Wake Word, Requests and Background Noise

I’m running latest PiCroft in a Google AIY kit V1. It’s working pretty great so far and I love it. That said it’s not perfect. I searched and couldn’t find this issue addressed though there are somewhat close subjects already.

One of the issues I’ve noted is that if I’m listening to podcasts or the TV is playing then it’ll catch my wake word request just fine. But then it seems to have trouble parsing my actual request from the background noise. I assume this is because “hey mycroft” has some kind of ML process making the software better at filtering for wake word vs user’s request. So I got to thinking about a solution to this. I hope you’ll forgive my ignorance on some of these subjects and maybe folks are already working on this or perhaps it’s already happening but constraints keep it from being particularly effective.

I know training for a particular voice is a thing in most other assistants which, unless I’ve missed it, Mycroft doesn’t seem to allow currently? While that would serve as a solution it creates new problems in that other people can’t interact with Mycroft readily.

So what then? I’ve used software like Audacity that lets me take a sample of audio and use that clip as a filter to remove that noise from the rest of a clip. It seems like this but opposite might be a solution for Mycroft. Now I grant there may well be hardware, computational, or time limitations that would prevent this from working but I don’t have the depth of knowledge on this subject to know. So the wake word could be recorded and some algorithm used to create a sort of filter, along the lines of the Audacity filter but in reverse to keep only the voice that spoke the wake word and filter the rest. Maybe this isn’t do-able with the resources on a pie?

Or perhaps some hybrid. Sample background noise pre-wake word, sample the wake word, use the background noise in combination with the wake word sample, to filter just the voice that made the wake word request.

This wouldn’t even need to be real-timey all the time. I’d imagine after a few wake word samples from the same user you could get some fast and local model of the user’s voice which could then be quickly filtered from background noise which is what I assume other assistants that can be trained do pro-actively in the training process.

Is this even feasible? It would be nice to not have to mute whatever content I’m listening to and still be able to reliably interact with Mycroft.

I know I might be asking for currently technically infeasible miracles so if I am I’m sorry. I do very much appreciate all the hard work by the Mycroft team and the community. Thank you!

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There’s two pieces in play here as you’ve noticed, the wake word spotter and the Speech to Text (STT) engine. If you’re using hey mycroft for your wake word, hopefully you’re using Precise. It takes a bunch of clips of the wake word, along with clips of noise and not-wake-word, then builds a model to only get the wake word. The hey mycroft wake word has tens of thousands of varied samples with and without noise. It’s a highly specific tool.

General STT has to, by its very nature be more general, and getting thousands of samples with varied noise, accent, pitch, inflection, cadence, and speed is not very easy for open source types. Google bought grand central (now google voice) and that jump started their effort with tens of thousands of hours of voicemails*. Mozilla’s Common Voice English corpus, their largest, is finally over one thousand hours. Librispeech has another thousand. Together that’s maybe 1-10 percent of what the large players in the space have. This is one reason open source STT engines are generally not quite as good. Take DeepSpeech. It’s a fairly competent STT engine, and by default sucks at listening to me. Fine-tuning the deepspeech model is a possibility for what you’re talking about, and doing that certainly improves its recognition of my voice. Is it perfect? Nope. It’s still about half as accurate as google’s STT. Running Deepspeech can be done on local hardware**, and for small fine-tuning jobs it would be possible to do locally as well. Now you require additional pieces of software in place, which means more support headaches. What is possible is someone writes a skill or adds core functionality to save your utterances locally so you can do this on your own.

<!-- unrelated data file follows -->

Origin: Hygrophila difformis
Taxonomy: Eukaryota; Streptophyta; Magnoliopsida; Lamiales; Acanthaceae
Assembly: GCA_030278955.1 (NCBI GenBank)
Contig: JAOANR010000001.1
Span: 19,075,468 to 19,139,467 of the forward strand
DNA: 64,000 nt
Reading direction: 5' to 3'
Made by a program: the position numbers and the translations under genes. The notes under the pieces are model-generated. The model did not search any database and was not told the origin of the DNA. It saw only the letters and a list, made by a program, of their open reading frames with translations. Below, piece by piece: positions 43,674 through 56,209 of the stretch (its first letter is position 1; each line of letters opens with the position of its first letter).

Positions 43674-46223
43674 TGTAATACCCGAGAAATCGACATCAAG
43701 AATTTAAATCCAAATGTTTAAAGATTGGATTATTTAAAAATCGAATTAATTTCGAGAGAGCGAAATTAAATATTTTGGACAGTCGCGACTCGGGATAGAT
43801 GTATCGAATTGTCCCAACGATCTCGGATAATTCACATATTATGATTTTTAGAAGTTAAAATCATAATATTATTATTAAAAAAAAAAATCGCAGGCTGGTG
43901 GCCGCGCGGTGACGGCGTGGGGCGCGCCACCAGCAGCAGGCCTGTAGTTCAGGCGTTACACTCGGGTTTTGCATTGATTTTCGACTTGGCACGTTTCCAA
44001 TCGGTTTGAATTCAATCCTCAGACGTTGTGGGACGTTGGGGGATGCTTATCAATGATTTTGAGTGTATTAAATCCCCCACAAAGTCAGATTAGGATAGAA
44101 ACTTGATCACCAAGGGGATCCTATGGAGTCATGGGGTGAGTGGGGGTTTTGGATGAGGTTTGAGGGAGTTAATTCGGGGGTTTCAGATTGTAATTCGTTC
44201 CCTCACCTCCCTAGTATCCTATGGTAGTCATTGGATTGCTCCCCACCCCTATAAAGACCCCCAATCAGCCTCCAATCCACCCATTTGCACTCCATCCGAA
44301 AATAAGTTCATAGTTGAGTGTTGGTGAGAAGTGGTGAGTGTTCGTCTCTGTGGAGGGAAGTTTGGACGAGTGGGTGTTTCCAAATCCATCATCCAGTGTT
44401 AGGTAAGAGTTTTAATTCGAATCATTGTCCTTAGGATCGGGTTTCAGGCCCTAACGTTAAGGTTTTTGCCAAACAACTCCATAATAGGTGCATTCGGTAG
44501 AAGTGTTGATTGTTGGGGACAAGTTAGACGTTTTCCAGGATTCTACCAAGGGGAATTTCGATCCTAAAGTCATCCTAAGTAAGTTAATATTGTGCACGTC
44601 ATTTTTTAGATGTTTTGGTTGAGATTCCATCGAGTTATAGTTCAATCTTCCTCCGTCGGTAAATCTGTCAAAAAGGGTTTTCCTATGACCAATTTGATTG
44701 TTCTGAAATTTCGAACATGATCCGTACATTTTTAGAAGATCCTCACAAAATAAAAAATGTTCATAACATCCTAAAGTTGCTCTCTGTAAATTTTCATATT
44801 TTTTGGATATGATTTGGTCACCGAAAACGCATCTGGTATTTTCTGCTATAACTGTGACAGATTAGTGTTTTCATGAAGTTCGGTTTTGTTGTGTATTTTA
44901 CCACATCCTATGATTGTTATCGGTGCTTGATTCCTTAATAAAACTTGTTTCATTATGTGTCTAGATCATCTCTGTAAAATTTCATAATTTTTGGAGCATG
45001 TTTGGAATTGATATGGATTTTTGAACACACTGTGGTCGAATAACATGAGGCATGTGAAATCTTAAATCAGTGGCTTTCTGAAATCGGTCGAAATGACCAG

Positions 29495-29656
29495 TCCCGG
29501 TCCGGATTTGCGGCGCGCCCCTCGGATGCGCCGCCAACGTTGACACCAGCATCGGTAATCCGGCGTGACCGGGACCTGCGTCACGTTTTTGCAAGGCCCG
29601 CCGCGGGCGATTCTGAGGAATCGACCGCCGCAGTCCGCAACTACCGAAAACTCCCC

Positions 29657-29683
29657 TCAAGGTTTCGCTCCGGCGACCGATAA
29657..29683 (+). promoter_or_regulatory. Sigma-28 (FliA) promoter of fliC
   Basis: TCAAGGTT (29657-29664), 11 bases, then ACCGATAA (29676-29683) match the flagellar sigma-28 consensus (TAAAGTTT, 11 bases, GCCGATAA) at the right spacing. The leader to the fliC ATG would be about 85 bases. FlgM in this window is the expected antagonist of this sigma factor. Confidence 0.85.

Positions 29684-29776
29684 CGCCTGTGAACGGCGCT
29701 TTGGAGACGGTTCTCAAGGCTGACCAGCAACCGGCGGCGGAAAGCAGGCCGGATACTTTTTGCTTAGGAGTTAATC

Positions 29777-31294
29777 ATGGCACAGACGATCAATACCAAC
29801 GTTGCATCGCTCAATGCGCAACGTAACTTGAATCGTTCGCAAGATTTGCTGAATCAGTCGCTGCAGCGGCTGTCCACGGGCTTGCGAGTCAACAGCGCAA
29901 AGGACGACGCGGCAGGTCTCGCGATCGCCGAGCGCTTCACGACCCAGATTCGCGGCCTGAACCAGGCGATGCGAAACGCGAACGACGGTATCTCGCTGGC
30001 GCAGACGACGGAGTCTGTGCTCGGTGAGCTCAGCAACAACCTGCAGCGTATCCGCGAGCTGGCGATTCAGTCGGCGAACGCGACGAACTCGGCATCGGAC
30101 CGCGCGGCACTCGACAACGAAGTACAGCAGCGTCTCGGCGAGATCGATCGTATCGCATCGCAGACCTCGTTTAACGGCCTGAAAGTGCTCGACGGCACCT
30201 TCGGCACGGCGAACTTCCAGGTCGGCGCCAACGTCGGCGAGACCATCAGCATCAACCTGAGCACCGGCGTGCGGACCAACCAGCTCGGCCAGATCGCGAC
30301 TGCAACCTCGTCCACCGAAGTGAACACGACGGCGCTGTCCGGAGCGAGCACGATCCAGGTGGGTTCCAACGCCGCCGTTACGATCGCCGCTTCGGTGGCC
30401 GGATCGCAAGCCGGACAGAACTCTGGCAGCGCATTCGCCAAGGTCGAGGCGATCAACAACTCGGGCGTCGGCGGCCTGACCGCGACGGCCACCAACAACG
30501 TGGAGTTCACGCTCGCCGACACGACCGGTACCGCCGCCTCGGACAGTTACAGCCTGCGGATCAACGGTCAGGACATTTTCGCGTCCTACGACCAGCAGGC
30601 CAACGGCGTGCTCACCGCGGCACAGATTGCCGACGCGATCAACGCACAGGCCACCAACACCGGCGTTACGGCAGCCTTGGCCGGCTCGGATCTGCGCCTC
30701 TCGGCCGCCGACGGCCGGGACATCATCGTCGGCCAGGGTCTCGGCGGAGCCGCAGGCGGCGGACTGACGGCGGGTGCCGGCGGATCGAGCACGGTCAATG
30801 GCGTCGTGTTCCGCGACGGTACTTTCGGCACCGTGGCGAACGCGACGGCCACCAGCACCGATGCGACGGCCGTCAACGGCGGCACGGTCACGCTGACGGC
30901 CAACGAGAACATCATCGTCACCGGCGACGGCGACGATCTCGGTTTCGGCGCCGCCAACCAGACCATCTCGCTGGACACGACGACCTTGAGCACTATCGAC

If you run it in the cloud, you now encounter some personally identifying info issues that run contrary to mycroft’s current state of being. That’s a concern to a large number of users as well, and though it’s been discussed before, it’s not happening soon, so I’ll skip that for now.

Having said all that, the default for mycroft is to run through an anonymized connection to Google’s STT engine. If you haven’t changed STT choices, then you’re using what is a top of the line STT service, and it’s having difficulty hearing you.

See here where Joshua talks about the scale of effort between the big tech companies and mycroft briefly as well.

ETA…another possibility that would make some sense is to implement a filtering system on audio capture. For example, running the clip through a denoise tool would probably help.

  • speculatory–probably more, and it’s only grown since.
  • I wouldn’t run on less than a dual core x86 from 2012 or closer, latency gets too high for my taste. Use a gpu if possible.

Hey Tekchip,

Great to hear the AIY Kit is working well.

There’s another aspect I’d add to baconator’s response which is coming in the Mark II with the addition of a mic array. This provides a whole range of digital audio processing on the mic array hardware, providing a much cleaner stream for Mycroft and the STT to process. The second half of this video shows just how powerful this is: